Shares in Facebook Inc. (Ticker: FB), which fell during aftermarket trading on Wednesday following an announcement by the company that it has agreed to buy mobile-messaging startup WhatsApp Inc. for $4 billion in cash, $12 billion in stock and $3 billion in restricted shares, staged a midday comeback on Thursday. The turn around in the price of the underlying appears to have sent options traders scrambling and volume in FB options to roughly 200% of the stock’s average daily reading before 3:00 p.m. EST. Shares in Facebook declined as much as 3.4% during morning trading to touch down at an intraday low of $65.72 just after 10:00 a.m. EST, bounced off that level and haven’t looked back. The shares are up nearly 2.0% at $69.40 as of the time of this writing. Based upon the turnaround in the price of the underlying, one might expect less volatility to accompany the relief rally in Facebook’s shares, but the opposite appears to be happening. The closing reading of options implied volatility midweek of 34.8% has jumped to 38.3% today (+10%) despite the near 2% gain for the stock.
Average daily options volume on Facebook is an impressive 344,000 contracts, but overall volume in call and put options on the social media giant today has topped 675,000 contracts with roughly seventy minutes until the closing bell sounds. The most traded contracts on FB by volume are the regular March $75 and $85 strike calls, with upwards of 60,000 options changing hands at each and well in excess of open interest. The Mar $75 calls traded for an average of $0.84 each today while the Mar $85 strike calls traded at an average premium of $0.23 per contract. The sharp rally in the price of Facebook’s shares since the bulk of the volume printed has driven premiums on these call options up to $1.15 and $0.29 each, respectively as of 2:50 p.m. EST. Much of the volume at both strikes appears to have been purchased earlier in the day at premiums below current levels; as such, it seems likely that some traders positioning for further upside in the stock price by March expiration are generating quicker than anticipated gains on this view.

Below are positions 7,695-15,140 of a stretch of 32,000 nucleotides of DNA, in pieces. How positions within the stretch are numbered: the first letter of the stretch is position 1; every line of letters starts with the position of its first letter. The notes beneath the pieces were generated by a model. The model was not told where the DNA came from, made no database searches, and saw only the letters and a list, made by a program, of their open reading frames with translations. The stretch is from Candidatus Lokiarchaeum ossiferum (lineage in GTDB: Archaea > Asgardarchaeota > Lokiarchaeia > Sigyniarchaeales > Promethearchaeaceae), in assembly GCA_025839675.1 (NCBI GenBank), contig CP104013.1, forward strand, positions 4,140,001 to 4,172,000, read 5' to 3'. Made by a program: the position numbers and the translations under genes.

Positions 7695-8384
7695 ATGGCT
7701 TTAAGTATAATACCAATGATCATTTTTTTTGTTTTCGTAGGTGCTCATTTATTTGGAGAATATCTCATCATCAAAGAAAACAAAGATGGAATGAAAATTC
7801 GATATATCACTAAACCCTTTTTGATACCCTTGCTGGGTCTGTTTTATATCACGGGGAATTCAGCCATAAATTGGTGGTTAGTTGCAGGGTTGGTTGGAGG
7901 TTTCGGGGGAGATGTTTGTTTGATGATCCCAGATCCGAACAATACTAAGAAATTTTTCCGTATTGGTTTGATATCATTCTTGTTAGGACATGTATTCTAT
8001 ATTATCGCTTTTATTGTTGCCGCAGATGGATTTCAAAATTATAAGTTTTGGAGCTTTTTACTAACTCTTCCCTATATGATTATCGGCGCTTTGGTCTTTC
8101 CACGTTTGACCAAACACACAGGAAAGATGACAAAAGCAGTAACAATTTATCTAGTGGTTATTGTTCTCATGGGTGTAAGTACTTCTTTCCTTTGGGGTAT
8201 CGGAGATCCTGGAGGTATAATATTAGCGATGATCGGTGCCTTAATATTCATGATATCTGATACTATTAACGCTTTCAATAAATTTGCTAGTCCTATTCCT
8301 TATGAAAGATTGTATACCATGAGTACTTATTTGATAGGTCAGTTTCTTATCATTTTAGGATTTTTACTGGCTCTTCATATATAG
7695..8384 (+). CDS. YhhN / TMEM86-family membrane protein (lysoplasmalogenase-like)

Chart – Facebook shares rebound to hit fresh highs
Our senior index finished the day at 1,358.04, just 0.96 under our 10% line at 1,359. Oddly enough, it never actually crossed the line that we had predicted would be the top of this run in April of 2009. It's a simple 2% overshoot of the 100% run from the S&P bottom at 666.
If the S&P can get over the line and hold it – we will be THRILLED to finally redraw our Big Chart but, if not, then this is just the blow-off top of the range, reeling in the suckers ahead of the big reversal that no one could have possibly seen coming (except this guy but he's like 100 and just got divorced, so he's bound to be in a bad mood).
Is there anyone who was born SINCE radio who is willing to still be bearish? As you can see from David Fry's chart, since December 19th, other than a few red days out of over 40 – it's been tough to be a bear. This is what it was like in 1999, when the experienced market players would be well-hedged and missing the rally while some kid who works for him quits because he bet his student loan money on Yahoo and now drives a Porsche.
Sure 9 months later the Porsche was repossessed and the kid was flipping burgers but WE WANT TO BE THAT KID – IT'S FUN TO BE THAT KID – until it isn't again. The funny thing is, we only gave those dot com companies Millions when they IPO'd – now we give out Billions because, of course, this time is different, it's a new paradigm, this changes everything, you have to understand the new metrics, sock puppets rule….